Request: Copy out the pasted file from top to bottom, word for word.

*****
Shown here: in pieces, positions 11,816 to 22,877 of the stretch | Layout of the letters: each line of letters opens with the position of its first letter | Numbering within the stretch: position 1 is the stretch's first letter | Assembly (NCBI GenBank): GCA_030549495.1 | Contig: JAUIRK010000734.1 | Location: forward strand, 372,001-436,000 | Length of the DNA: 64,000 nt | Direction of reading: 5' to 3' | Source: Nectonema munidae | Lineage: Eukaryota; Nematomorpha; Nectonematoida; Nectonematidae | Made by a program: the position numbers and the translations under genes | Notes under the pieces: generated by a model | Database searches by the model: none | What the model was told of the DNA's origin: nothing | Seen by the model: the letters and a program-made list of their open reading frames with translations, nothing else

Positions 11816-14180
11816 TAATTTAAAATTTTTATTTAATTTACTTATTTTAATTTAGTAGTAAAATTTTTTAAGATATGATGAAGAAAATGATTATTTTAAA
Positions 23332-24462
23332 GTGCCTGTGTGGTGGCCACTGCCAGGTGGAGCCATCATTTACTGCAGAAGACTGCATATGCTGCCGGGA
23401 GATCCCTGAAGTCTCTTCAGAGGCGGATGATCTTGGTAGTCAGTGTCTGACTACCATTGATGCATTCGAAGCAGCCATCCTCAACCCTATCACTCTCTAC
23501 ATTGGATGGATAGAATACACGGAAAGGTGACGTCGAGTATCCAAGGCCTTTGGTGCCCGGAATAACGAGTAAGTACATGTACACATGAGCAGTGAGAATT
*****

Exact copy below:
Shown here: in pieces, positions 11,816 to 22,877 of the stretch | Layout of the letters: each line of letters opens with the position of its first letter | Numbering within the stretch: position 1 is the stretch's first letter | Assembly (NCBI GenBank): GCA_030549495.1 | Contig: JAUIRK010000734.1 | Location: forward strand, 372,001-436,000 | Length of the DNA: 64,000 nt | Direction of reading: 5' to 3' | Source: Nectonema munidae | Lineage: Eukaryota; Nematomorpha; Nectonematoida; Nectonematidae | Made by a program: the position numbers and the translations under genes | Notes under the pieces: generated by a model | Database searches by the model: none | What the model was told of the DNA's origin: nothing | Seen by the model: the letters and a program-made list of their open reading frames with translations, nothing else

Positions 11816-14180
11816 TAATTTAAAATTTTTATTTAATTTACTTATTTTAATTTAGTAGTAAAATTTTTTAAGATATGATGAAGAAAATGATTATTTTAAA
Positions 23332-24462
23332 GTGCCTGTGTGGTGGCCACTGCCAGGTGGAGCCATCATTTACTGCAGAAGACTGCATATGCTGCCGGGA
23401 GATCCCTGAAGTCTCTTCAGAGGCGGATGATCTTGGTAGTCAGTGTCTGACTACCATTGATGCATTCGAAGCAGCCATCCTCAACCCTATCACTCTCTAC
23501 ATTGGATGGATAGAATACACGGAAAGGTGACGTCGAGTATCCAAGGCCTTTGGTGCCCGGAATAACGAGTAAGTACATGTACACATGAGCAGTGAGAATT